Otto von Bismarck

Franz von Lenbach's portrait of Bismarck in his 75th year.
Franz von Lenbach’s portrait of Bismarck in his 75th year.

Otto Eduard Leopold, Prince of Bismarck, Duke of Lauenburg (1 April 1815 – 30 July 1898), known as Otto von Bismarck, was a conservative Prussian statesman who dominated German and European affairs from the 1860s until 1890. In the 1860s he engineered a series of short, decisive wars that unified most of the German-speaking states (excluding Austria) into a powerful German Empire under Prussian leadership. With that accomplished by 1871 he then skillfully used balance of power diplomacy to preserve Germany’s new role and keep Europe at peace.

Upon his appointment by King Wilhelm I as Minister President of Prussia (1862–90), Bismarck provoked three short, decisive wars against Austria and France, and aligned the smaller German states behind Prussia. In 1871 Bismarck became the first Chancellor of a united German Empire. He largely controlled its domestic and foreign affairs until he was removed by Emperor Wilhelm II in 1890. His diplomacy of realpolitik and powerful rule gained him the nickname the “Iron Chancellor”. German unification and the rapid economic growth gave a strong economic foundation to his foreign policy. He disliked colonialism, but reluctantly built an overseas empire when it was demanded by both elite and mass opinion. Juggling a very complex interlocking series of conferences, negotiations and alliances, he used his unrivaled diplomatic skills to maintain Germany’s position and used the balance of power to keep Europe at peace in the 1870s and 1880s.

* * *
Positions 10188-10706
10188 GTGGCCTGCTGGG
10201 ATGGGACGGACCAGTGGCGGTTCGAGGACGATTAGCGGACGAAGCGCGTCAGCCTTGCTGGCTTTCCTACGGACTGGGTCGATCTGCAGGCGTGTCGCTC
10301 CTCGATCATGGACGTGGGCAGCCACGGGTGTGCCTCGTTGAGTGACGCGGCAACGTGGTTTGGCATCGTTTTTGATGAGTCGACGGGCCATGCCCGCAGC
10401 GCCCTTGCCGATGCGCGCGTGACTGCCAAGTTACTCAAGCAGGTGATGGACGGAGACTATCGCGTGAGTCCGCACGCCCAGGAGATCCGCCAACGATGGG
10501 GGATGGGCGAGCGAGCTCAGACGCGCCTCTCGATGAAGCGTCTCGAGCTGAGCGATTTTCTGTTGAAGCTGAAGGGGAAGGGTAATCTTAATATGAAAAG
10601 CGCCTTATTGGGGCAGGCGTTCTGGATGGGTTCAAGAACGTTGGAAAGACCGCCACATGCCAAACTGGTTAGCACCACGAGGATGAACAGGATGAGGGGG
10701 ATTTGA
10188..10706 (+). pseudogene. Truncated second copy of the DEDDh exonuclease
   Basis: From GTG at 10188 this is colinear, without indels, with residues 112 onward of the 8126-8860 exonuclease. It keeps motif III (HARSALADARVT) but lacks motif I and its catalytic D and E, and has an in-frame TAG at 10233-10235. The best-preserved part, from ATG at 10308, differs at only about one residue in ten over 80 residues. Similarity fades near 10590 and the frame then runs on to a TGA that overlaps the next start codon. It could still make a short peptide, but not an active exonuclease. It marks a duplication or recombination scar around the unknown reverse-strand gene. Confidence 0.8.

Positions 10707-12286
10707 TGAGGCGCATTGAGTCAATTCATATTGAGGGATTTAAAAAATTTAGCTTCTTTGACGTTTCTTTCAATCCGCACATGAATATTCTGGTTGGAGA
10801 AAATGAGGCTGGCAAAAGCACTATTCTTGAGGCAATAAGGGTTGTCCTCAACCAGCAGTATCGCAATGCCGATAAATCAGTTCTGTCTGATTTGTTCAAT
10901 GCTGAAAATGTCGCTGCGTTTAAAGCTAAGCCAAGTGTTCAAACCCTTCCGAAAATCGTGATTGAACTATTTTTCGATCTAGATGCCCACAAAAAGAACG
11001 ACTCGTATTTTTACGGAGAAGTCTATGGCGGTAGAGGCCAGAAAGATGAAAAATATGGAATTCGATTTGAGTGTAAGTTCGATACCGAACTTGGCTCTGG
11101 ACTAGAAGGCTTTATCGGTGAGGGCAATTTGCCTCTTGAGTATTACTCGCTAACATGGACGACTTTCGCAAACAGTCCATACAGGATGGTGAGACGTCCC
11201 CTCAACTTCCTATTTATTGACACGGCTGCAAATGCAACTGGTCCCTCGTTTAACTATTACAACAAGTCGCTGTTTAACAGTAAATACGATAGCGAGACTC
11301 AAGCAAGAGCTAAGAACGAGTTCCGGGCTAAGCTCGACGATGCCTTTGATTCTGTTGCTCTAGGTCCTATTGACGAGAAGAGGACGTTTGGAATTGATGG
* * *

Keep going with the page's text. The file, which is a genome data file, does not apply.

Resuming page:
Otto von Bismarck.

He was the master of complex politics at home. He created a new bureaucratic, efficiency-oriented nation-state. He created the first welfare state in the modern world, with the goal of gaining working class support that might otherwise go to the Socialists he opposed. He allied himself first with the Liberals (who were anti-Catholic) and fought the Catholic Church in a culture war (the Kulturkampf). He lost that battle as the Catholics responded by forming a powerful Center party and using universal male suffrage to gain a bloc of seats. Bismarck then reversed himself, ended the culture war, broke with the Liberals, and formed a political alliance with the Center party. A devout Lutheran, he was loyal to his king, who in turn gave Bismarck his full support, against the advice of his wife and his heir. While Germany’s parliament was elected by universal male suffrage, it did not have real control of the government. Bismarck distrusted democracy and ruled through a strong, well-trained bureaucracy with power in the hands of a Junker elite that represented the landed aristocracy of the east. Under Wilhelm I, Bismarck largely controlled domestic and foreign affairs, until he was removed by the young Kaiser Wilhelm II in 1890, at the age of seventy-five.

Bismarck, an aristocratic Junker himself, had an extremely aggressive and domineering personality. He displayed a violent temper and kept his power by threatening to resign time and again. He possessed not only a long-term national and international vision, but also the short-term ability to juggle many complex developments simultaneously. As the leader of what historians call “revolutionary conservatism” Bismarck became a hero to German nationalists; they built hundreds of monuments glorifying the iconic symbol of powerful conservative leadership. Many historians praise him as a visionary who was instrumental in uniting Germany and, once that had been accomplished, kept the peace in Europe through adroit diplomacy.

Otto von Bismarck.

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